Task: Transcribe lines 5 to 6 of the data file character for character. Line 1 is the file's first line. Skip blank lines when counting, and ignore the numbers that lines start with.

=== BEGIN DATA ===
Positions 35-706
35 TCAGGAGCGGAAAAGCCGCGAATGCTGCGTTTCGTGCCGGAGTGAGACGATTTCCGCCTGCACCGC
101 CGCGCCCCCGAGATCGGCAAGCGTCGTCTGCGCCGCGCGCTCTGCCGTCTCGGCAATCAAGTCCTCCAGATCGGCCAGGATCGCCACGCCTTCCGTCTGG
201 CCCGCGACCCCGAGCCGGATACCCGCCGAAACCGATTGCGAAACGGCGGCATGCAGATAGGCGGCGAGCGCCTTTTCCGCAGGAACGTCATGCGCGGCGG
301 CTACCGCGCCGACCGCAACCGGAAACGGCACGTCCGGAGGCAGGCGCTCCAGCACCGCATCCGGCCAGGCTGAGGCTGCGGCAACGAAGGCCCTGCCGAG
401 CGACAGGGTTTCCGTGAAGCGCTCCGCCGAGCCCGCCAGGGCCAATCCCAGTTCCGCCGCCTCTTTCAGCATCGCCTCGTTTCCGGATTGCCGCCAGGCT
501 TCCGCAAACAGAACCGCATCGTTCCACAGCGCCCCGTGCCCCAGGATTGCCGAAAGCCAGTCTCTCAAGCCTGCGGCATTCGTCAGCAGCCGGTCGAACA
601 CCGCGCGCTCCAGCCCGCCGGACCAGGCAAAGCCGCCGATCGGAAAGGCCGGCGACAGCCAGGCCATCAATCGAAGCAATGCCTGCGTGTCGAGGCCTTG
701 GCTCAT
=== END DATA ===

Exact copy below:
301 CTACCGCGCCGACCGCAACCGGAAACGGCACGTCCGGAGGCAGGCGCTCCAGCACCGCATCCGGCCAGGCTGAGGCTGCGGCAACGAAGGCCCTGCCGAG
401 CGACAGGGTTTCCGTGAAGCGCTCCGCCGAGCCCGCCAGGGCCAATCCCAGTTCCGCCGCCTCTTTCAGCATCGCCTCGTTTCCGGATTGCCGCCAGGCT